They lived 5 minutes from us, she in the house she shared with her husband for 62 years, we in three different homes, the first of which she found for us. The only time I can ever remember her saying ‘no’ to me about anything, was to a house I was considering that had a pool in the backyard with no fence around it. She never learned to swim and hated getting wet, and she could not imagine her grandbabies surviving such danger!

I’m glad she said ‘no.’ I trusted her judgment and God had a much better house in mind for us, one where we raised our three for thirteen good years. A house she loved and enjoyed, too.


 Mama & Papa with our son, 1972, in the house that she found for us.
It was his surprise arrival, bringing our brood to three, that pushed us into house-hunting again.

If I needed help with the kids, she was there. If I needed advice about cooking (NEVER about sewing!), she was there. If I needed advice about gardening, she was there. And she was there for a long list of other people, too. She was intelligent, well-read, loved crossword puzzles, made the world’s best short ribs and a magnificent 3-layer cake.

She was an active volunteer at their church and at Christian Women’s Club, where she taught and mentored younger women, and she helped with the Women’s Auxiliary of Fuller Seminary, where I later became a student. That was probably the decision of mine that caused her the most inner anguish. She did not come from a tradition of women in ministry and she wasn’t quite sure about it. But she never doubted God’s call on my life and after my installation at Montecito Covenant, she said the most interesting thing to me: “Now, you belong to the people here.”


 At our daughter’s wedding reception in 2011, one of her last outings anywhere, with Dick’s sister Jean,
on the patio of Montecito Covenant Church. Such a happy day, but she struggled to be there.

And she was right. For fourteen years, I belonged to those people, as one of their pastors and as a kind of through-line during a lot of challenging transitions. 

But I also, and always, belonged to my family. And she was such a central part of my family, such a central part of me. I will be forever grateful for her love and encouragement. And I will miss her until the day we meet on the other side.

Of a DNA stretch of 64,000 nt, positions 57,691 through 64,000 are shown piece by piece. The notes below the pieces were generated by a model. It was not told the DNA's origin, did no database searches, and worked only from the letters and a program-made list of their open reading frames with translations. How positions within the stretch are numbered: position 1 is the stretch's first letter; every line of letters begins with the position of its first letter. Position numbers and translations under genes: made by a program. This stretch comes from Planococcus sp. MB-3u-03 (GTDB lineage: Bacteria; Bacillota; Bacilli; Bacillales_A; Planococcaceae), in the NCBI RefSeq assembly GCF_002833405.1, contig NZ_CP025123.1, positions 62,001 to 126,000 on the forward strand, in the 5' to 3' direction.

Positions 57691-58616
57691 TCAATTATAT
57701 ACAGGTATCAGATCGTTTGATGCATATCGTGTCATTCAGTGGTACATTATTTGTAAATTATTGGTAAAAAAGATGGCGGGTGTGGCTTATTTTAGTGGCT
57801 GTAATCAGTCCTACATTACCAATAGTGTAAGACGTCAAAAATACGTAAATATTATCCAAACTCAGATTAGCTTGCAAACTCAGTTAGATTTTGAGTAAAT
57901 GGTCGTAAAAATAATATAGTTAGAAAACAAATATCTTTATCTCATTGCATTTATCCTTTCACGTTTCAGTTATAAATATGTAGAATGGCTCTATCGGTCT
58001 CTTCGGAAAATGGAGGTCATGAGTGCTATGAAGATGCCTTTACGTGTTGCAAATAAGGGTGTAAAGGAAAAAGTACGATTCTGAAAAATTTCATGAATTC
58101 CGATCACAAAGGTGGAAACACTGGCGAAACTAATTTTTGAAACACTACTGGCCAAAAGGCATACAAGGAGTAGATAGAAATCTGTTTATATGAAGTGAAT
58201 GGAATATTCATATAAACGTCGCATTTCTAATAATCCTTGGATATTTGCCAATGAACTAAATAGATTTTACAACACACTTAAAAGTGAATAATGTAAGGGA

DSC02027 Dick & Mama

On Mother’s Day this year. She died two weeks later.

Driving into the driveway at 11:00 on Saturday night, after the graduation festivities and the long drive, we called to check. “She’s still here.” “Good,” we said, “we’ll be there tomorrow.”

And so we kept vigil all day Sunday. What a privilege to sit in such holy space, to wait while the angels gather, to greet family as they come to say good-bye, to say ‘thank you, thank you’ to the amazing aides who loved her well during her time in this place.

Our nephew came and brought his three young children. Our daughters made the long drive and brought their husbands. Our son had been there the day before. All of her ‘local’ grandchildren came by to say farewell. At 5:00, we checked out for the evening, gathering good Mexican take-out food, and eating it on our patio with our girls and their men. Just as we finished, the phone rang. 

“I went into her room to check on her . . . and she was gone.”

Just like Mama, to leave quietly, no fuss.

We returned to that space, met my friend Sherry, who is the chaplain at The Samarkand Retirement Community, said a few more prayers, picked out some clothes to send with her body, talked with the hospice nurse who made everything official.

Scanned Image Kathryn 141500000

THIS is who she was – a beautiful, caring, faithful woman of God,
who loved her family and lived well.

Kathryn Trautwein was a true gift to this world. A brave woman, a strong one and a good one. She loved us well. We are grateful for her long life, and we are grateful for her release from it. I find myself saying ‘thank you, thank you,’ just under my breath; drifting off to sleep at night, waking in the morning, these are the words in my heart and on my lips.

She will be buried on Monday, in a crypt in Ontario CA that she will share with her husband of 64 years. Jean, Dick and I will make the long drive and I know our rich memories will carry us all the way there.

Like her father before her, she was an occasional poet. These are two of my favorites, ones we will include with her memorial folder at a service of celebration in the Chapel at The Samarkand Retirement Community in Santa Barbara on Sunday afternoon, June 8th, at 2:00 p.m.


How like God to have His 
lamb be born in a stable.
Be announced to and first
worshiped by shepherds.
Be dumb before His
accusers then be
sacrificed for me and
be risen as my Good Shepherd.
Now I the obedient sheep do
follow him!
–  Kathryn R.B. Trautwein

Potter’s Ware

I am God’s
    signed, named, original
    not cloned with many likenesses,
    one of a kind,
made in His image,
    treasured by Him,
    valuable in His sight.
A simple earthen vessel but
Indwelt by eternity.
— Kathryn R.B. Trautwein

31 Days of Giving Permission . . . to RE-CONNECT